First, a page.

Home Archives September 2007 Finding and hiring just the right salesperson

Finding and hiring just the right salesperson

| Print |  Email
Saturday, September 01, 2007

A great salesperson will expand your business and help you thrive; a bad one will cost you both salary and lost opportunities. Dorane Wintermeyer, sales vice president at Regence BlueCross BlueShield of Oregon, urges companies “to wait for the right person.” When you are ready to expand your team, devote time and resources to the process. The long-term investment is worth it.

Great recruiting leads to great hires. Here are a few tips on how to find the best:

CREATE A CLEAR JOB DESCRIPTION. Decide what kind of salesperson you need and what they will do. Determine the skills the job requires and the personality or work style you need. Do you want an independent and aggressive rep to expand sales? Or do you need someone more collaborative to support existing clients?

WRITE A BROAD ADVERTISEMENT. Don’t limit your potential pool with a requirement for, “chemical sales experience.” Bill Raymond, of Sales & Marketing Leadership Group, a sales training and consulting company in Beaverton, suggests trying “industrial sales experience.” It is more important to find someone with an inherent ability to sell than someone with specific knowledge of your industry.

NETWORK WITH INDUSTRY ASSOCIATIONS. Let trade organizations relevant to your business know you are hiring. Beth Wickham, director of Bend’s Small Business Development Center, points out they may also provide you access to a bank of resumes and sample job descriptions.

RECRUIT 365 DAYS A YEAR. Even if you aren’t hiring today, pay attention to other companies selling to your clients. Find out who your clients like and who are the best salespeople in your industry and region.

FOCUS ON ATTITUDE AND BASIC STRENGTHS. Someone with the drive to succeed and a positive outlook will work to make the sale no matter what. It is much easier to teach skills than to instill desire and commitment.

CREATE A FORMAL HIRING PROCESS. Informal interviews easily lead to hit-or-miss hiring based more on liking a person than on their qualifications. Structured interviews also ensure more of your time is spent with qualified people.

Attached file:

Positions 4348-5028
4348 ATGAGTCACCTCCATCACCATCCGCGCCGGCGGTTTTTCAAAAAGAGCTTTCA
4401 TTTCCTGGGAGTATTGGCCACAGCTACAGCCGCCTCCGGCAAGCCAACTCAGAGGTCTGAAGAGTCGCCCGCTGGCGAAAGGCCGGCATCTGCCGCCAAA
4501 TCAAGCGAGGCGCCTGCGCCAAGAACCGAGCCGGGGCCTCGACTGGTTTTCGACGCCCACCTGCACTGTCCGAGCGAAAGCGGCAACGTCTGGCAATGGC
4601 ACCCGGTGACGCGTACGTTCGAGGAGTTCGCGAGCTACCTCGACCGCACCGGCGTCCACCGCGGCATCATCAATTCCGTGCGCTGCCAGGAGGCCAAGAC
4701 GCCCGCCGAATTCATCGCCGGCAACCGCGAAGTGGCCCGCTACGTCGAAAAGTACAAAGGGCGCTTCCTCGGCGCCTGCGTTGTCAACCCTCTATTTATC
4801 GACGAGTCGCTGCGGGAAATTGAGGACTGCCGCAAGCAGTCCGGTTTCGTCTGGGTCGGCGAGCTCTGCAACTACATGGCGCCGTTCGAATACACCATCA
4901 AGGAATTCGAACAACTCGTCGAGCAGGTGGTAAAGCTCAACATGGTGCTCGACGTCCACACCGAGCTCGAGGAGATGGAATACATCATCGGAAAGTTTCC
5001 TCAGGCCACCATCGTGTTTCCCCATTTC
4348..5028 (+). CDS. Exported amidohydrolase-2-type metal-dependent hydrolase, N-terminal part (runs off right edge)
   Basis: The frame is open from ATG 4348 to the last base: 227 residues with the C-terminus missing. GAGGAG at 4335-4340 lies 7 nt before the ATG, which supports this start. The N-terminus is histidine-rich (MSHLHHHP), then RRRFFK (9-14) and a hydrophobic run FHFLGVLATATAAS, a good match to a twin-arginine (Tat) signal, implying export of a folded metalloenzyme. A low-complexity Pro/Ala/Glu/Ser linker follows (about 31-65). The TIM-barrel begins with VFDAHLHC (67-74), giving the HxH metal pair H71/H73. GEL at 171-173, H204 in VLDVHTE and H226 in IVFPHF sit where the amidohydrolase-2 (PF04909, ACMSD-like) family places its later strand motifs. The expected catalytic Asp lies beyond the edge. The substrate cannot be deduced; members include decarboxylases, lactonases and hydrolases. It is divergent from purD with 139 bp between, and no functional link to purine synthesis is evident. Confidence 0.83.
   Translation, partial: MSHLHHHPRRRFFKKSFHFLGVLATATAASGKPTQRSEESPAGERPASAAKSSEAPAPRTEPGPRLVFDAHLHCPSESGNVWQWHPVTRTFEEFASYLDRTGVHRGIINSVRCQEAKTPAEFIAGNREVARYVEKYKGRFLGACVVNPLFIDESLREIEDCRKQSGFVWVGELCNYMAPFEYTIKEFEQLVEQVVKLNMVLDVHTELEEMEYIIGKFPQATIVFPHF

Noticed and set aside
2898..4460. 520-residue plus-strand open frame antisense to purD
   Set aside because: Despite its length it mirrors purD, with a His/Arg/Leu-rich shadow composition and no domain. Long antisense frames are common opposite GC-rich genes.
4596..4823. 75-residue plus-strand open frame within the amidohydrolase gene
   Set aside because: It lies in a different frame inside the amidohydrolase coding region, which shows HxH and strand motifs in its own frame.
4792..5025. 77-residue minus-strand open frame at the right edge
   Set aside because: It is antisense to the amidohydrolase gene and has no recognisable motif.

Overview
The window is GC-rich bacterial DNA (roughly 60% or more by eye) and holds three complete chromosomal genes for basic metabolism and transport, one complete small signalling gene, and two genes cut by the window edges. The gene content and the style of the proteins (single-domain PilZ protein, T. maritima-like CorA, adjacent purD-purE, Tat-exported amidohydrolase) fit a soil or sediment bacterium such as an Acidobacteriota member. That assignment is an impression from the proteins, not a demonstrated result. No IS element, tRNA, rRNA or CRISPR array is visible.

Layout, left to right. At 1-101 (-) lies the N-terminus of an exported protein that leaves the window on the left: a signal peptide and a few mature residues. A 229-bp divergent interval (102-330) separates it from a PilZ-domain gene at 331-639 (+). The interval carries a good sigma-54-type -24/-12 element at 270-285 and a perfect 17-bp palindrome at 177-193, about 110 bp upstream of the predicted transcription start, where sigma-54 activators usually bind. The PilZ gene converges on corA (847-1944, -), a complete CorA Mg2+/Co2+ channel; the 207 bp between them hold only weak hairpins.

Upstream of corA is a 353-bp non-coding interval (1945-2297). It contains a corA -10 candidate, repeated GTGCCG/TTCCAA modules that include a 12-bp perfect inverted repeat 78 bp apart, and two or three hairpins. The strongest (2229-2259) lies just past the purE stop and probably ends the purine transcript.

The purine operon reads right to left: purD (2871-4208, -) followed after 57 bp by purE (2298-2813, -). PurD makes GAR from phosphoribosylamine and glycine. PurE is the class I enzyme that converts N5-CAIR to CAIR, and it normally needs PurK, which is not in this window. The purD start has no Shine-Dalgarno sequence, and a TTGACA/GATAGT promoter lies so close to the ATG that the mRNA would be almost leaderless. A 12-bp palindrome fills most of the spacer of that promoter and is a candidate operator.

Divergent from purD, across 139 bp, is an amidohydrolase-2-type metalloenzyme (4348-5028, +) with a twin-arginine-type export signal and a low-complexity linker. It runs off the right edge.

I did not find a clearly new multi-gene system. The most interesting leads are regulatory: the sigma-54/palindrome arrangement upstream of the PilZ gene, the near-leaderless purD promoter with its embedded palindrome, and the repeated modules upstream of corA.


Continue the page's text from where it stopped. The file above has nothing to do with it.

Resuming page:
PREPARE QUESTIONS AND LEAVE TIME FOR ANSWERS. Questions should get at a candidate’s competency, “When have you lost a sale and why?” as well as attitude, “How did you feel, and what did you do about it?”

GIVE ASSIGNMENTS. Ask applicants to research common objections to your products and how they will address those challenges. This will show their commitment and how well they understand your company and client needs. Answers will also give you insight to their work style and level of creativity.

CREATE REAL WORK SITUATIONS. Use role-playing to see how applicants make a pitch, handle a dissatisfied client or introduce themselves to potential clients. Pay close attention to body language as well as verbal answers.

Whether your company is large or small, the quality of the salesperson you hire will determine your company’s success. Don’t skimp on the upfront work.           

BROOKE MATSCHEK


Have an opinion? E-mail This e-mail address is being protected from spambots. You need JavaScript enabled to view it





 

More Articles

The business of running a food cart

News
Thursday, June 05, 2014
OBM1BY HANNAH WALLACE | OB BLOGGER

What does it take to launch and run one of these mobile food businesses?  


Read more...

2014 Best Green Companies to Work For announced

News
Wednesday, May 28, 2014

100BestGreenMore than 350 people turned out today for Oregon Business magazine’s sixth annual celebration of the 100 Best Green Companies to Work For in Oregon.


Read more...

Charged ride

June 2014
Thursday, May 29, 2014
0614launchBY JESSICA RIDGWAY

Brad Baker, CEO and co-founder of Works Electric, is a good husband. His wife, an OHSU employee, sought a more efficient way to commute up Marquam “Pill” Hill, so she asked Baker to build a transportation solution.


Read more...

Updated: Disrupting innovation

News
Tuesday, July 08, 2014
070814 thumb disputive-innovationBY LINDA BAKER  | OB EDITOR

The New Yorker recently published a sharply worded critique of “disruptive innovation,” one of the most widely cited theories in the business world today. The article raises questions about the descriptive value of disruption and innovation  — whether the terms are mere buzzwords or actually explain today's extraordinarily complex fast changing business environment. 

Update: We checked in with Portland's Thomas Thurston, who offers his data driven take on the disruption controversy.


Read more...

Oversight? Or gaming the system?

News
Monday, July 14, 2014
AmazonBY VIVIAN MCINERNY | OB BLOGGER

Some people think Amazon’s winking eye logo is starting to look like a hoodwink.


Read more...

Driving green

June 2014
Thursday, May 29, 2014
BY KIM MOORE

Transportation accounts for the second-largest source of greenhouse gases in the U.S. (28% in 2012), and the use of renewable fuels, such as biodiesel and ethanol, is booming in light of state and national programs to make transportation fuels cleaner.


Read more...

Why I became an Oregon angel investor

Guest Blog
Monday, July 14, 2014
AngelInvestBY TERRY "STARBUCKER" ST. MARIE

I really didn’t know that much about angel investing, but I did know a lot about the entrepreneurial spirit.


Read more...
Oregon Business magazinetitle-sponsored-links-02
SPONSORED LINKS